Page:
New to the indie marketplace is Aphelion: Episode One: Graves of Earth, a sci-fi turn based RPG with many traditional roots to the PSOne era.  Like all those games you are the hero against overwhelming odds and must fight in an attack then wait format. Aphelion has a lot of minor annoyances for me that do not hinder the gaming experience as a whole but need to be pointed out nevertheless.

Aphelion has an incredibly deep back story and beautiful presentation. I couldn’t help but feel like I was playing a Mass Effect and Star Ocean hybrid. The story of Aphelion starts with Private Savion Mercate of the Eriet Peacekeeping Force on a rescue mission to save Ambassador Andelen from the crimson army. He is paired up with his friend Ashley and encounters new team members along his journey through space. The story has enough to hold onto you for its 5 + hours with its plot twists and interesting characters. The developer put as much as possible in Aphelion as I especially liked the side story’s that are hidden throughout the game.

Aphelion is on par with most Xbox Live Arcade games when it comes to graphics and sound. The animations moving in the background makes everything look fantastic. For example, in the beginning of the game you see rain falling, crimson flying across the screen, and destruction of the environment that make appreciate the dedication that was put into the game. The only flaw I noticed with animation is how Savion moves around the screen, he runs in a way that makes him seem like he is half walking half running. This is no means a broken mechanic because you don’t walk into objects that aren’t there or move in the direction you didn’t mean to. It is a minor annoyance, since you can see how beautiful the game plays around you and it makes you wonder what happened here.

The sound and soundtrack are incredible that makes you feel like there is a new standard being set for indie games. Not many indie games give into too much time and quality when it comes to sound, but that is where you get the attention and emotions of the gamer into the game. Aphelion has the right sci-fi feeling soundtrack that fits perfectly for the atmosphere it dwells in. The sound at times has a few hiccups, especially when performing an attack on an enemy, you notice right after the attack has been performed you hear the noise it suppose to make. Overall I dare say I have not heard a better soundtrack in an Indie game.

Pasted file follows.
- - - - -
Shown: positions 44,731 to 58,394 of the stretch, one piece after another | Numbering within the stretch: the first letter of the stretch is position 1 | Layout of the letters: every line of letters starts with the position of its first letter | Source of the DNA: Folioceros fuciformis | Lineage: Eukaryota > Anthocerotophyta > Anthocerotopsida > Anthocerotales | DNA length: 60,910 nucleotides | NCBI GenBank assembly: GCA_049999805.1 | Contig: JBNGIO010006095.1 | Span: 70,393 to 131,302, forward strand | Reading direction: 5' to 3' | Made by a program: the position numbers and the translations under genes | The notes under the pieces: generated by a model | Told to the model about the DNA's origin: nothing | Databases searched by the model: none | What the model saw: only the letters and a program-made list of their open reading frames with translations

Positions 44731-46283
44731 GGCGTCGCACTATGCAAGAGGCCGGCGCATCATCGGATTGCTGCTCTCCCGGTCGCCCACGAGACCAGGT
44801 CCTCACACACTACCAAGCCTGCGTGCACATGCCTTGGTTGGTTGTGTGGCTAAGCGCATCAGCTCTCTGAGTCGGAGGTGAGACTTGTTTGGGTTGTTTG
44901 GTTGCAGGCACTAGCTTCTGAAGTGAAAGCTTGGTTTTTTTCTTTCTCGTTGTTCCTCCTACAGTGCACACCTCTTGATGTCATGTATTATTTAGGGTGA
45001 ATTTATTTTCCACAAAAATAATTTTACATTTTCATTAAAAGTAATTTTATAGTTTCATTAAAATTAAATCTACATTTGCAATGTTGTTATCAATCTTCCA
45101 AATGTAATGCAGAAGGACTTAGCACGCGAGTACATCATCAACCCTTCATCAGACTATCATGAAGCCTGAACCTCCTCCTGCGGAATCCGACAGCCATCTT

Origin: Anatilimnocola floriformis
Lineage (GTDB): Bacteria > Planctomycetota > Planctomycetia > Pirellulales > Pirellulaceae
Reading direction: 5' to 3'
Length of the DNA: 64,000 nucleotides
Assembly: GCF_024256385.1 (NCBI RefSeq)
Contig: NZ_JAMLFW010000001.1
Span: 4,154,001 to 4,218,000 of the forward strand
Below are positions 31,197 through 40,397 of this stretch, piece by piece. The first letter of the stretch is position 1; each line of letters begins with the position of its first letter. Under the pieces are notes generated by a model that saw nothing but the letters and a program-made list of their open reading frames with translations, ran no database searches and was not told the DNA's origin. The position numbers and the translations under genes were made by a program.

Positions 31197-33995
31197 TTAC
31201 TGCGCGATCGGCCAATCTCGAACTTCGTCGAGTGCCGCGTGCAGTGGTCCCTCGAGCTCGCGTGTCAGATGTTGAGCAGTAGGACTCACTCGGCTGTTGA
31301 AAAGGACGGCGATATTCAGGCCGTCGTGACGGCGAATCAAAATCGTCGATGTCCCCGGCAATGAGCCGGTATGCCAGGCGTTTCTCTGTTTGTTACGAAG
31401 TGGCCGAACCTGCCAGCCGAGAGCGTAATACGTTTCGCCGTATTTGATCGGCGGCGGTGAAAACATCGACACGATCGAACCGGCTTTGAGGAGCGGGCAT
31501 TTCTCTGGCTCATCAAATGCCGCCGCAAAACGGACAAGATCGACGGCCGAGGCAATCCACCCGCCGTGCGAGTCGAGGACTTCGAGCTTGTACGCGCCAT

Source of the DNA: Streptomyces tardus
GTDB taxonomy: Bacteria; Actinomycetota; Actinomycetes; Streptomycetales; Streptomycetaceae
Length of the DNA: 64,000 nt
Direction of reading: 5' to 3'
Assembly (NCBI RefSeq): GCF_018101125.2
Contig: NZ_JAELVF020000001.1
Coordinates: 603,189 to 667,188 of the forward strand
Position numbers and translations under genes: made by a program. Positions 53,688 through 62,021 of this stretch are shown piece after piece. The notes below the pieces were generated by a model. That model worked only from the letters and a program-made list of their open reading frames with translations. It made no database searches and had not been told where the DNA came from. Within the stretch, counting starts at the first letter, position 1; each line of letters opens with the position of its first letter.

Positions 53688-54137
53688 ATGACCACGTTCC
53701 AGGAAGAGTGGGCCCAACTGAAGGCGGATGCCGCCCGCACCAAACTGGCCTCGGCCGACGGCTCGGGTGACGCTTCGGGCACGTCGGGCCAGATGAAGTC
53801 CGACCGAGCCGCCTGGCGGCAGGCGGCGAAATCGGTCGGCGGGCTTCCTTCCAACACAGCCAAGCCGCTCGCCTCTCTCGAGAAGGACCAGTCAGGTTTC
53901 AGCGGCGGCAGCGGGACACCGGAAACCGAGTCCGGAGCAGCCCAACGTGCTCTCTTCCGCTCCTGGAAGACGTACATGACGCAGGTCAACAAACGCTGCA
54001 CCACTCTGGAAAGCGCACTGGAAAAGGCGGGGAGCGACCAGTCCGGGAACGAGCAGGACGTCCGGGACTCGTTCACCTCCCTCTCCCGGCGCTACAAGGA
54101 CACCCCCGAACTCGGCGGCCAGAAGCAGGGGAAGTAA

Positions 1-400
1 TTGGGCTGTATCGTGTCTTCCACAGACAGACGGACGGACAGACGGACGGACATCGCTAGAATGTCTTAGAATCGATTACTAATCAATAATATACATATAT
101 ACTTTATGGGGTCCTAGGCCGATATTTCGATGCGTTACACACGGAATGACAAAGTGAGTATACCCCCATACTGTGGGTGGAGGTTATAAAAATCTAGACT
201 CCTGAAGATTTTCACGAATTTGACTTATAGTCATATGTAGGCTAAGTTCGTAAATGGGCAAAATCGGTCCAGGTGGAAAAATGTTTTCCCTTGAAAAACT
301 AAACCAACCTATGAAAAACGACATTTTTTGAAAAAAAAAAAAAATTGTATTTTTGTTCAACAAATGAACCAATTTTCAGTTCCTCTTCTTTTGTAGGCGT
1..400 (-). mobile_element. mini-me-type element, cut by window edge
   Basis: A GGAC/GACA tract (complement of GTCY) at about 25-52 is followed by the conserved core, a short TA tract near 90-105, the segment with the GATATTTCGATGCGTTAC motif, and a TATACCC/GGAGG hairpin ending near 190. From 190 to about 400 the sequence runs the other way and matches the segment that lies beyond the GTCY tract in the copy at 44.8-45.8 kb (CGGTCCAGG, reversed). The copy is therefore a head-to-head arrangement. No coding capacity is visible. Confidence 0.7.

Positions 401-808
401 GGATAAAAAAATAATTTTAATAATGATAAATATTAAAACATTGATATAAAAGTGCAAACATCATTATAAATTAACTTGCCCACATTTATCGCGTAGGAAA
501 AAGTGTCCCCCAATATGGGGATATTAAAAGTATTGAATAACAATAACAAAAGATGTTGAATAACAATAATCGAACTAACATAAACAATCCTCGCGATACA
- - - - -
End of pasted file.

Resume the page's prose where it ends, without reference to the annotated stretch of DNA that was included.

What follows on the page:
The interparty dialog between characters is good and quite humorous. The pacing at time felt rushed but that is to be expected on a short game. A minor problem I encountered with the dialog is that it sometimes it gets confusing who is talking. For example, say a character is speaking then once you press A to continue the other person’s name appears over the last one talking. This isn’t something major but it can be solved with a picture of the person talking or alternates their names from left to right.

The battle system starts once you run into a random encounter which as times seems frequent when trying to explore. You have a party of up to 3 in a battle whereas you view the health, shields, energy, turn order, and break gauge. Speaking of the break gauge this is a nice feature yet kind of broken. Every time a player or opponent is hit, the break gauge increases, then all party members unleash a massive attack. This can sometimes be over abused and not exactly balanced correctly because even if one of the characters have just had their turn they can still join in on the attack. This does not ruin the battles as a whole, it just makes you feel more powerful than you should at times.

Aphelion has a robust leveling system that resembles Mass Effect’s allocated skill points. You are given a skill point every time you level and you can put the point to either 3 skills or into passive abilities to increase your stats for yourself or the party. The passive abilities may seem like they aren’t doing much as first because of the small percentage of a bonus it adds but continuing distributing the points increases your stats efficiently.

When you finish the game you will still have skills and abilities that have not been purchased. This further increases your replay-ability because you have the option to start a new game+ on a higher difficulty if you choose. Once you start the new game+ you keep all your levels and items from the previous game. There are plenty of items to find and craft in Aphelion that will definitely satisfy the loot fix gamers out there. The ability to craft items requires you to have a certain items to make new ones. You can find these items scattered around the places you go or after defeating enemies in combat.

Aphelion: Episode One: Graves of Earth has the potential to be the best of the best when it comes to RPGs in general. I highly anticipate the following episode and hopefully the developers have fine tuned this near perfect game. The game offers so much content that includes: crafting, fun leveling, fast paced combat, hidden bosses, and side stories, it makes it a must buy for any gamer. Even with the minor setbacks it has, there is no better way to spend your 240 :MSPoints: on Aphelion.

More information on Aphelion can be found on the Marketplace as well as the trial and full versions of the game.